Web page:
Love is the air; Valentine’s Day is here!
A day where we exchange flowers, chocolates, and gifts between our loved ones it hasn’t always been all about love. We believe that Valentine’s Day is named after a saint, but it has links to a barbaric ancient Roman ritual. However, it was the Victorian era that gave us Brits the custom of card-giving we know today.
Valentine’s Day is originally believed to come from the saint named St Valentine, but who was he and how did he become associated with this day all about love? The Catholic Church actually recognises Saint Valentine, but I am going to tell you about my favorite legend. According to one legend, a priest was imprisoned for performing marriages for soldiers. This went against the wishes of Emperor Claudius, who felt single men made better soldiers than married men with families. Emperor Claudius outlawed marriage for young men, but Valentine feeling the injustice of the decree deified Claudius. He continued performing marriages in secret. (way da go valentine) When his actions were uncovered by Emperor Claudius, he sentenced Valentine to death. Although all the legends surrounding St. Valentine are murky, they all show that he was a sympathetic, heroic and–most importantly–romantic figure.
Spread the love
Some believe after Valentine’s death, (which occurred in February), the custom of the St Valentine’s feast began. This may be why Valentine’s Day came to be celebrated in February. Others believe it was the Christian church that may have decided to place St. Valentine’s feast day in the middle of February in an effort to “Christianise” the pagan celebration of Lupercalia. Lupercalia was a Roman festival held on the 15th of February each year. With rituals including animal sacrifice, random matchmaking and coupling in the hopes of warding off evil spirits and infertility. Unlike Valentine’s Day, Lupercalia celebrations were bloody, violent and sexually-charged! By the end of the 5th century, the Lupercalia was outlawed and Pope Gelasius declared February 14th St. Valentine’s Day. However, even then it wasn’t recognised as a day of love. It took many years before the day became associated with love.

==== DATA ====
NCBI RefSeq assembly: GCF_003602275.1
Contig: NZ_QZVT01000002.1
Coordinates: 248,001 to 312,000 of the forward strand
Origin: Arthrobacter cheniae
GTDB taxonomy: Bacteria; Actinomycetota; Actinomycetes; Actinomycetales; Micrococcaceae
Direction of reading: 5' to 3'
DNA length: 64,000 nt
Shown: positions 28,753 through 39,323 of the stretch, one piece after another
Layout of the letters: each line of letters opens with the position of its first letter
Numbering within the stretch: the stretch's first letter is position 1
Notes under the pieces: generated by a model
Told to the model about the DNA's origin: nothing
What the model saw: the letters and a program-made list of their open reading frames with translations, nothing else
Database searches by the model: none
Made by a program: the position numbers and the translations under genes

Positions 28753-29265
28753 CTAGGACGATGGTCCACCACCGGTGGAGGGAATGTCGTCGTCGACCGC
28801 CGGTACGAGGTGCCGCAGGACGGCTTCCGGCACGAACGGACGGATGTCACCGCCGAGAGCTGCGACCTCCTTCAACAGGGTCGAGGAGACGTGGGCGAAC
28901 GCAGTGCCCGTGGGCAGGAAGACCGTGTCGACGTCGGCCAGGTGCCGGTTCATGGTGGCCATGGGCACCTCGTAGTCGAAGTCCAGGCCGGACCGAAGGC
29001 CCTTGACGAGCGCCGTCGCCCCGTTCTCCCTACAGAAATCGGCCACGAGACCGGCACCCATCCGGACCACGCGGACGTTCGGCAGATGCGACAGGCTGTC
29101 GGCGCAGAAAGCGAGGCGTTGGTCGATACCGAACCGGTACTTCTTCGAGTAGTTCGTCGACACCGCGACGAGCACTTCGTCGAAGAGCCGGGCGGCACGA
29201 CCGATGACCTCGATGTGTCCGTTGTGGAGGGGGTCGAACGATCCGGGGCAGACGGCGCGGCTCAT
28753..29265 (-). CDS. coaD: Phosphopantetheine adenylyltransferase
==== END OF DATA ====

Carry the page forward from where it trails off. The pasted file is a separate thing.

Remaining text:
A Valentine greeting
Valentine greetings and gifts began to become popular as far back as the middle ages, although written Valentines did start appearing till the 15th century in the early 1400s. There is a poem that is still in existence today written by a Charles, Duke of Orleans. He wrote to his wife while imprisoned in the Tower of London, the poem can still be seen in the British Library. It is also believed that King Henry V hired writer John Lydgate to compose a valentine note to his Queen Catherine of Valois.
By the 18th Century though it was common among friends and lovers of all social classes to exchange handwritten notes and tokens of affection. In the 1900s printed cards began to replace handwritten notes as printing technology began to improve. It also meant that people could express their emotions in a time when it was frowned upon and discouraged.
Show them you care
Jump forward to the 21st century and we show our love in many different ways, from romantic weekends, special gifts and welcome surprises. We have had quite a few loving husbands and partners buy their significant other an Allegro Optical gift voucher so that they can spend it on some gorgeous glasses or sunglasses of their choosing. If you want to give her (or him) the gift they’ve always wanted pop in or give us a call on Greenfield 01457 353100 or Meltham 01484 907090.